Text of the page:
We do need your help to get the attention of our Government about changing this mandate. As we have asked before – and we will keep asking – call your MLA, send an email, ask for a meeting. Tell them how serious you are and how serious this round of bargaining is. Let them know how they seriously need to change the current mandate. Please watch the website and Facebook for future updates.

We encourage you to share your questions and concerns about bargaining with your SEIU-West bargaining committee by contacting us through the Member Resource Center (MRC) at 1-888-999-7348 Ext 2298 or contact us through the “contact us” form on
In Solidarity,

Barbara Cape: President of SEIU-West & member of the Bargaining Committee

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PRESIDENT’S MESSAGE: Virtual Town Hall Follow Up Part Two

I want to continue to share the questions from our recent virtual town hall meetings. And as I do that, I want to point out an interesting piece of information: these questions are focused on the health care sector, but our education sector is being pressured to accept these cuts as well.

Think about this: the provincial government cut tens of millions of dollars from the education sector budget and is looking to find these savings by eliminating the positions of front line Education Assistants, bus drivers, maintenance and custodial staff, cafeteria staff and Administrative assistants. These are the very people who, through their actions, help teach our children strong values, fairness and achievement! Eliminating essential positions in any sector is a short sighted response and will ultimately defeat our ability to attract people to our province.

I was at a recent rally in front of Warren Michelson’s office (Moose Jaw Sask Party) protesting the cuts to the education sector with CUPE members and his response to the message to ‘reverse the cuts in the education sector’ was to claim that, while it was a tough budget, it was done so that future generations weren’t saddled with debt. We already know that argument is so full of holes even the Sask Party no longer runs the Brad Wall “Tim Horton’s lineup” ad. We all realize that the reversal of corporate taxes breaks could have assisted with that; the proper stewardship of our finances and resources could have assisted with that; even some oversight on Bill Boyd’s activities could have assisted with that… but instead, this government has determined to create a head tax on front line education workers (and all public sector workers) to shoulder a debt that we had no part in creating!

I am outraged at the sacrifices we are all being asked to make, while politicians willfully ignore the impact of the decisions they make.

Now, onto the next series of questions from the virtual town hall: (these are continued from the Oct 13 post)

4. How much do the increments affect part-time people? – Helen, Humboldt.

In SAHO’s proposal regarding the two lower pay bands, they indicated that it wouldn’t affect current staff, but would only affect those new staff hired after the Collective Agreement is signed… if it was agreed to.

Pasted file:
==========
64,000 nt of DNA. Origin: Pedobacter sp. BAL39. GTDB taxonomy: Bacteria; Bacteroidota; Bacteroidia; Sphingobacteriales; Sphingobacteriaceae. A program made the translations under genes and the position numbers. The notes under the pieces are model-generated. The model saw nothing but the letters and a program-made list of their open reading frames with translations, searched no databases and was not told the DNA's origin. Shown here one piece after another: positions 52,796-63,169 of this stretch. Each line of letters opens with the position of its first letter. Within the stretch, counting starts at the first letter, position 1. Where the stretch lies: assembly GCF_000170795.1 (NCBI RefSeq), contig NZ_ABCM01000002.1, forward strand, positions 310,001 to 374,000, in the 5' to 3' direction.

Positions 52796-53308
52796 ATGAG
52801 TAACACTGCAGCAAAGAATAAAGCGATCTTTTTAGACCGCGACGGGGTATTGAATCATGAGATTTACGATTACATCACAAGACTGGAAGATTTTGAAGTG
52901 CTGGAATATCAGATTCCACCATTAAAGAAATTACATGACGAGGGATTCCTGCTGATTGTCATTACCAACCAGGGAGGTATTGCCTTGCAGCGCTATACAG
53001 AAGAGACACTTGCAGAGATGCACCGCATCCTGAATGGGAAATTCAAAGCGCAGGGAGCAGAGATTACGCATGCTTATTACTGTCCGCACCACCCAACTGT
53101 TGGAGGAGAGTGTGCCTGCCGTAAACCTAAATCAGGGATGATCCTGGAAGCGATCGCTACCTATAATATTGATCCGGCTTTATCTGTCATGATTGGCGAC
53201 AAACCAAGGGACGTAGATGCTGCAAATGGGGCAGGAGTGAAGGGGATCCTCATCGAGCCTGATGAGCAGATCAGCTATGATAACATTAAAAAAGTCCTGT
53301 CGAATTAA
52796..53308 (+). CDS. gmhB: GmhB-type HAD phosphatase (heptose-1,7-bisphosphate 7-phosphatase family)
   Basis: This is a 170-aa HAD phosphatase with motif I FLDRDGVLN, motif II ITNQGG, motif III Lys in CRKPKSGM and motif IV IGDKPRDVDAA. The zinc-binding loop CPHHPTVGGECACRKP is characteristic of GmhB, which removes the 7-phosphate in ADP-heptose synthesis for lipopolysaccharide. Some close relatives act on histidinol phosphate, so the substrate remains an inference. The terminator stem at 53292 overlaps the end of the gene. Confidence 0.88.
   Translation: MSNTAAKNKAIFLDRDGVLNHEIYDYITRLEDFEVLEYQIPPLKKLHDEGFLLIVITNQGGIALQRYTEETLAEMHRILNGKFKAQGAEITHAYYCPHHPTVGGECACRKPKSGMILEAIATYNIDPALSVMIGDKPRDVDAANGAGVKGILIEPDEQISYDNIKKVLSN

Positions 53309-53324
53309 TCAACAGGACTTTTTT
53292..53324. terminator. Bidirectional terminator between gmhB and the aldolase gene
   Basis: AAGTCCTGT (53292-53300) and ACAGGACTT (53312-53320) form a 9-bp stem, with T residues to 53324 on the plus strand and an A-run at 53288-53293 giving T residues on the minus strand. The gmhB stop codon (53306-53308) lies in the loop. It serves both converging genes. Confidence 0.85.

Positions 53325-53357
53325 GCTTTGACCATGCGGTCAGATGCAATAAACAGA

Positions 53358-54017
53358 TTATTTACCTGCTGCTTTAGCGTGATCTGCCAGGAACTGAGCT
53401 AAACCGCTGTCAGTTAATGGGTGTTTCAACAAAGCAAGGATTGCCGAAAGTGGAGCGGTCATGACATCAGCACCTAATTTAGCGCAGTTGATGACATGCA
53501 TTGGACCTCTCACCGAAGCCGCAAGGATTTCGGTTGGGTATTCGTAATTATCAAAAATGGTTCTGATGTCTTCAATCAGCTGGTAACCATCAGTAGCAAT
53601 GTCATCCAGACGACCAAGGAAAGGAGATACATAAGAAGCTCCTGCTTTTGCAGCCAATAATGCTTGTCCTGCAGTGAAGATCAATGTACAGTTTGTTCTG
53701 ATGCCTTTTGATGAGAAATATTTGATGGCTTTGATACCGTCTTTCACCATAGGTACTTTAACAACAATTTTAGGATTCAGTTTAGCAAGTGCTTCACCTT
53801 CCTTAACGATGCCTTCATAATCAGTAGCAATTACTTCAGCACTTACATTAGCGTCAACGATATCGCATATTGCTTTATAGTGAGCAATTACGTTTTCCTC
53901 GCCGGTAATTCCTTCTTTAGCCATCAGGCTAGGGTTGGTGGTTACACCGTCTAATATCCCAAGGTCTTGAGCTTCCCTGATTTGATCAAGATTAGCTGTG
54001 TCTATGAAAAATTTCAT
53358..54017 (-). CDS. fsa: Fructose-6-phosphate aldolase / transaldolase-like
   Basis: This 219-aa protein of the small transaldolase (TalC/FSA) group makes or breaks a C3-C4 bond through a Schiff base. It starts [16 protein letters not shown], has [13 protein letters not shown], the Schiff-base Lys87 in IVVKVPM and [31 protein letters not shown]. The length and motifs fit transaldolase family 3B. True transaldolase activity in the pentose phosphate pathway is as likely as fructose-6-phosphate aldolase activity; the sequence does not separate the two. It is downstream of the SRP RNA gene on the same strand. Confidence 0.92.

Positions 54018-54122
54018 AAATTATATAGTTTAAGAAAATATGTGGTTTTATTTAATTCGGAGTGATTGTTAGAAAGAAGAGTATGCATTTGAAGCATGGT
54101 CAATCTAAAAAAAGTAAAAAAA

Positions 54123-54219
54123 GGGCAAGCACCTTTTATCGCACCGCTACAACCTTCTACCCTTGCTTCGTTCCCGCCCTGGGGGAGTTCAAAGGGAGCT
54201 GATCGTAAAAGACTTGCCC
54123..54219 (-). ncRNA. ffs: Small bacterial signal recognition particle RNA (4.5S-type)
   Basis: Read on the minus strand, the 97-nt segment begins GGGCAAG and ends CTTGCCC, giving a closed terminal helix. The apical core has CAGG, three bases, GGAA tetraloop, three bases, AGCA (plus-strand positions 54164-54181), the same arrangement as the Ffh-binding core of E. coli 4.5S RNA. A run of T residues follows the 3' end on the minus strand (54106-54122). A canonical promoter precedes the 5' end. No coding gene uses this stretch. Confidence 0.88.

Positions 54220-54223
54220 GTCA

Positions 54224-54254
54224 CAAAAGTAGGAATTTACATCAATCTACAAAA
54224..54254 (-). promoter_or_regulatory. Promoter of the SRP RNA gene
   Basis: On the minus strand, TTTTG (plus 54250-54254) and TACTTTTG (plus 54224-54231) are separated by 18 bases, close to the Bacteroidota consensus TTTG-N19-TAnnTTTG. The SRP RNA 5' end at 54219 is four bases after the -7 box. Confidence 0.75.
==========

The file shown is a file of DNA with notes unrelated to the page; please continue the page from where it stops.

5. How much does the government want employees to pay into the benefit plan? – Kara, Moose Jaw.

What is being proposed is 25% of benefit contributions would be paid by individual employees. Now the specific amount is different for each person, as our collective agreement sets out that funding for the Extended Health and Dental Plan is set at 3.1% of payroll. But further to this, think about it this way: we negotiated that percentage for EHD in previous years; we gave up other proposals, and monetary increases in past rounds of bargaining in order to get (and keep) this funding amount…so we’ve already paid for this EHD funding… I don’t think we should have to pay for it again via a co-pay of 25% of benefit contributions!

6. If the date goes by and we haven’t settled can the government impose their will with regard to cutbacks, etc? – Terry, Moose Jaw.

The Sask Employment Act (SEA) sets out that an employer can issue a last offer to a union, which would trigger a vote of the membership on that final offer. If it’s not an offer that we think is good, your SEIU-West bargaining committee would likely recommend against it. But you would still have a vote – and be able to decide. While other provincial governments have attempted to legislate collective agreement terms, most of these laws are challenged in the courts as violating the unions right to collective bargaining. To date, no provincial government has successfully legislated roll back terms for a collective agreement.

7. If they’re going to have smaller health division, the southeast corner is going to be shafted because they already are. It doesn’t make any sense. It didn’t work before, why will it now? I don’t feel we should be paying for MR. Wall’s mistake. – Kathy, Langham.

Well, the Saskatchewan Health Authority (SHA) will be a province-wide health region, essentially. (This is the same model that Alberta and Nova Scotia went to). There will be ‘integrated service areas’ that outline general service areas where primary care teams will operate as outlined in the map.ISA Map